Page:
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Pearls on a String: The Writer

The writer and historian Abu’l Fazl ibn Mubarak (1551–1602) witnessed both intimate and momentous events at the court of Emperor Akbar (ruled 1556–1605) in Mughal India (present-day Pakistan and India).
Through his writings, Abu’l Fazl, the imperial chief secretary, presented an enduring image of Akbar’s court as a multicultural community engaged with different religious, artistic and intellectual traditions.  

Abu’l Fazl was among the most distinguished scholars of his day. He came from a family of learned men, and under his father’s guidance he studied religious sciences, Greek philosophy and mysticism by the time he was 15 years old. Abu’l Fazl was 23 when he came to Akbar’s court through an introduction by his brother, the poet Fayzi, who was employed there. Abu’l Fazl’s intellectual vigor, humanitarian values and liberal religious sentiments resonated with Akbar. The scholar remained in the emperor’s service — as advisor, chief secretary, ambassador, court historian, translator and trusted friend — until his death at the age of 51. Abu’l Fazl’s intellectual vigor and liberal religious sentiments resonated with Akbar. Yet his influence over the emperor and imperial policies threatened many, including the future emperor Jahangir.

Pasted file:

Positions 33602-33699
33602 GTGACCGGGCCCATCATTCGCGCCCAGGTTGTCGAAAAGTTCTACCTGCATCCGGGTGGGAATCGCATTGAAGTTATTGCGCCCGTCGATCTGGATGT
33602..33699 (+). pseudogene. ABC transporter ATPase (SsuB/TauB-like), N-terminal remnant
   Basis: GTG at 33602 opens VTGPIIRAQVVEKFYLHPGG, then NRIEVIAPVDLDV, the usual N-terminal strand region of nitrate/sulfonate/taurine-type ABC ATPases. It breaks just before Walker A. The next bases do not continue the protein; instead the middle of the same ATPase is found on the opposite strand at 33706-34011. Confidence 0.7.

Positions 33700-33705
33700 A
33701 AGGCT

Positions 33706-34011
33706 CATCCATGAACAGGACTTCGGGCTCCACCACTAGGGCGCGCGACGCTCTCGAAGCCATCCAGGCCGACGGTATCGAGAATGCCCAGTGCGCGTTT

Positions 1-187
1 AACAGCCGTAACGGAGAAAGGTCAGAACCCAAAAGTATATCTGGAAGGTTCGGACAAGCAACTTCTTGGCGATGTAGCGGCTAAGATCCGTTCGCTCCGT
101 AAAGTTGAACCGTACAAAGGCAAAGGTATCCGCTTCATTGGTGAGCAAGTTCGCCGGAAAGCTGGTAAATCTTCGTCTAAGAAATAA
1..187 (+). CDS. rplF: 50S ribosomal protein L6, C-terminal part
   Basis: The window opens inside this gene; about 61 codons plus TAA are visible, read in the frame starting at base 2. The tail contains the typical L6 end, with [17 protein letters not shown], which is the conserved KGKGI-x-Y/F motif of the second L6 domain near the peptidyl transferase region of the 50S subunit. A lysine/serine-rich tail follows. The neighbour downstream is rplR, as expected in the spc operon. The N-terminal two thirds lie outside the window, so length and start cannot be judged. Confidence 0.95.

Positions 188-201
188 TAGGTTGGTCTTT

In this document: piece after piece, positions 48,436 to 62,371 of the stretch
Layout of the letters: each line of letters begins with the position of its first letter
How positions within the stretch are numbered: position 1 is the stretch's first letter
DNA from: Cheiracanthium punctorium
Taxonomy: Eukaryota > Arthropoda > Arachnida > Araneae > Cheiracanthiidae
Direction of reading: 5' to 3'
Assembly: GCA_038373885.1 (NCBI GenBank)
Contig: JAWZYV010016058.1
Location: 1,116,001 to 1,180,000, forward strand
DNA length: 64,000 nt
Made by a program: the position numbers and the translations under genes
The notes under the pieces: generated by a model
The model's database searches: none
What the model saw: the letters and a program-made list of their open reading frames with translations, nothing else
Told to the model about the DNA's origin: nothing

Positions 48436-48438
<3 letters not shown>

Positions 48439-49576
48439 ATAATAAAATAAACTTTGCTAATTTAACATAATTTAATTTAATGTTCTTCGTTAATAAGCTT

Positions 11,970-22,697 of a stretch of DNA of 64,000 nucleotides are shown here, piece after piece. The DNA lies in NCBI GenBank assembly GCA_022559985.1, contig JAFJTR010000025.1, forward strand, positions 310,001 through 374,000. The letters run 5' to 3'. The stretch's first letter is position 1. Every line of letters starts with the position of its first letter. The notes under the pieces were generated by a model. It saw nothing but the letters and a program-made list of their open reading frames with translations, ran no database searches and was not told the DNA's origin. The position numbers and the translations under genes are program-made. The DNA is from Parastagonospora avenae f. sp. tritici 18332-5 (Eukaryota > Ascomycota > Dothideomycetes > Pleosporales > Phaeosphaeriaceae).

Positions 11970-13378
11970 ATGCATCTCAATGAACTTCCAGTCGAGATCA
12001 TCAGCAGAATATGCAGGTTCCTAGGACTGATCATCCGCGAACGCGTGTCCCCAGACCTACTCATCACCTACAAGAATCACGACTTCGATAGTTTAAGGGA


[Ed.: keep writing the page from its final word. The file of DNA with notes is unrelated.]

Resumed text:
Abu’l Fazl’s major achievement was writing a three-volume history of Akbar’s reign, the Akbarnama (History of Akbar), which includes an immense amount of information about the emperor’s achievements, events past and present, people who came and went, and much more. The Akbarnama remains a key resource even today, achieving a court historian’s goal of remaining alive for posterity.